The American Association of Physicians of Indian Origin (AAPI), during its annual Legislative Day at the US Capitol, felicitated two Indian-American lawmakers Raja Krishnamoorthi and Pramila Jayapal for fighting against hate crimes and taking up the voices of Indian-origin people in the Congress.
"AAPI is in full support of actions being initiated by Mr Krishnamoorthi and Ms Jayapal against hate crimes. With Indian-American doctors spread all across the country, we can play an important role in this. AAPI is in full support," said Dr Sampat Shivangi, chair of AAPI Legislative Affairs.
About 30 Congressmen from both the Republican and Democratic parties attended the AAPI Legislative Day event and assured support to address issues affecting Indian-American doctors like health care and immigration reforms.
Speaking on the occasion, Mr Krishnamoorthi said he is working closely with the Department of Homeland Security and Secretary John Kelly to check bigotry and hate crimes against minority communities in the country.
"There is rise in bigotry, prejudice, hate crimes. I have been one of the most vocal opponents of basically what I believe to be a culture of bigotry that's inflicting even the south Asian community unfortunately," said the first-time Democratic lawmaker from Illinois.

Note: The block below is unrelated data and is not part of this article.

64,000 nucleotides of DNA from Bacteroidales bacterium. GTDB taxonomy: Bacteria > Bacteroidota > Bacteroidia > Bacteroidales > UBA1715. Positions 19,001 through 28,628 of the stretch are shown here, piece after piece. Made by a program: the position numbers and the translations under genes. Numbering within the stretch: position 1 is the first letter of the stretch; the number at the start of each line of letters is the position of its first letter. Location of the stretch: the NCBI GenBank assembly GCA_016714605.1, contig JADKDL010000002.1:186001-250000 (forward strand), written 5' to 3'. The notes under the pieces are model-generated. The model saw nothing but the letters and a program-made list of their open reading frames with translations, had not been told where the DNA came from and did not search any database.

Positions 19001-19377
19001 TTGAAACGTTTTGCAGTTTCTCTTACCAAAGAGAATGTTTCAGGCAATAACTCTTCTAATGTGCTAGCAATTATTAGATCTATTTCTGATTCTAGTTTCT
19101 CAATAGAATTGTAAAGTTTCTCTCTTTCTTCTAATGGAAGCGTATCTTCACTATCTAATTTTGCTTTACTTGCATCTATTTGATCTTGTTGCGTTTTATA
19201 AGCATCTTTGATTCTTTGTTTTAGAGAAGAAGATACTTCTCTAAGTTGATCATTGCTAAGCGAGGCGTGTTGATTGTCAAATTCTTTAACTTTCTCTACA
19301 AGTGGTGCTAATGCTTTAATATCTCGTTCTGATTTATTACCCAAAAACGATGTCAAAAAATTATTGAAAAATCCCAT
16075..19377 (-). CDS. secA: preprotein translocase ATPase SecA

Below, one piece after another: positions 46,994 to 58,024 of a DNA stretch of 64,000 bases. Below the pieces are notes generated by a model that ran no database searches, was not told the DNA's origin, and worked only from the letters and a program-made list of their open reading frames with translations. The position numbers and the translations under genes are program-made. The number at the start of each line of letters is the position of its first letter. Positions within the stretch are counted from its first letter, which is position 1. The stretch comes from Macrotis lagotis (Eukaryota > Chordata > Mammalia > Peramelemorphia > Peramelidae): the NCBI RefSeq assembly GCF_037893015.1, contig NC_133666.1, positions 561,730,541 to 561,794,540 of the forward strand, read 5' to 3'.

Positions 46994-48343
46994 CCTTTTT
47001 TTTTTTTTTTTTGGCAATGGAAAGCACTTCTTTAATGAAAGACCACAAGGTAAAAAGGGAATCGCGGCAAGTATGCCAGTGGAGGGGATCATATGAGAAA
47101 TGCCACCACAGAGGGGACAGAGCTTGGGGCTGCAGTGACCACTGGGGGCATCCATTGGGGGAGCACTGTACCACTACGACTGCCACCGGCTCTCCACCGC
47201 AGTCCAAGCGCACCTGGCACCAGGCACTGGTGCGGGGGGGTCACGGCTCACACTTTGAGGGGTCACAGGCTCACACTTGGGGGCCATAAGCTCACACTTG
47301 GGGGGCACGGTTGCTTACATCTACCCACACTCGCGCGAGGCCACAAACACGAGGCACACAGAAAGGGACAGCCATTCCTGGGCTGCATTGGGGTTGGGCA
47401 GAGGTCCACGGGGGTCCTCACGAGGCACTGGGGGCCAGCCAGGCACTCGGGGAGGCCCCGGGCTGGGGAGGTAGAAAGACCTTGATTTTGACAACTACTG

He has led a group of over 60 lawmakers in writing a letter to the US Homeland Security Secretary, urging him to take actions to stop hate crimes.
"We have seen a state of bigotry, even in the Chicago area. I'm sure that some of you can relate to that as well, in your own communities," he said.
Later, at a reception hosted by the Indian Embassy for the AAPI doctors, Mr Krishnamoorthi said, "We stand against hate. We stand against bigotry. We stand against prejudice and we stand against discrimination on any basis."
"The one thing I would respectfully ask you to do is speak up. And speak up against hatred, bigotry, prejudice, wherever it rears its ugly head. Against any community, at any place, at any time," he said.
Appreciating AAPI's commitment to community service, Ms Jayapal said she is aware of the immigration issues being faced by the Indian-American community.
"It is important for us to push the Trump administration to strengthen protection for the communities that are affected by hate crimes," Mr Jayapal said.
"I have been told that (to go back to your country) many times and I have been here for 36 years," she said at the AAPI reception.
AAPI President Ajay Lodha also addressed the gathering on the occasion.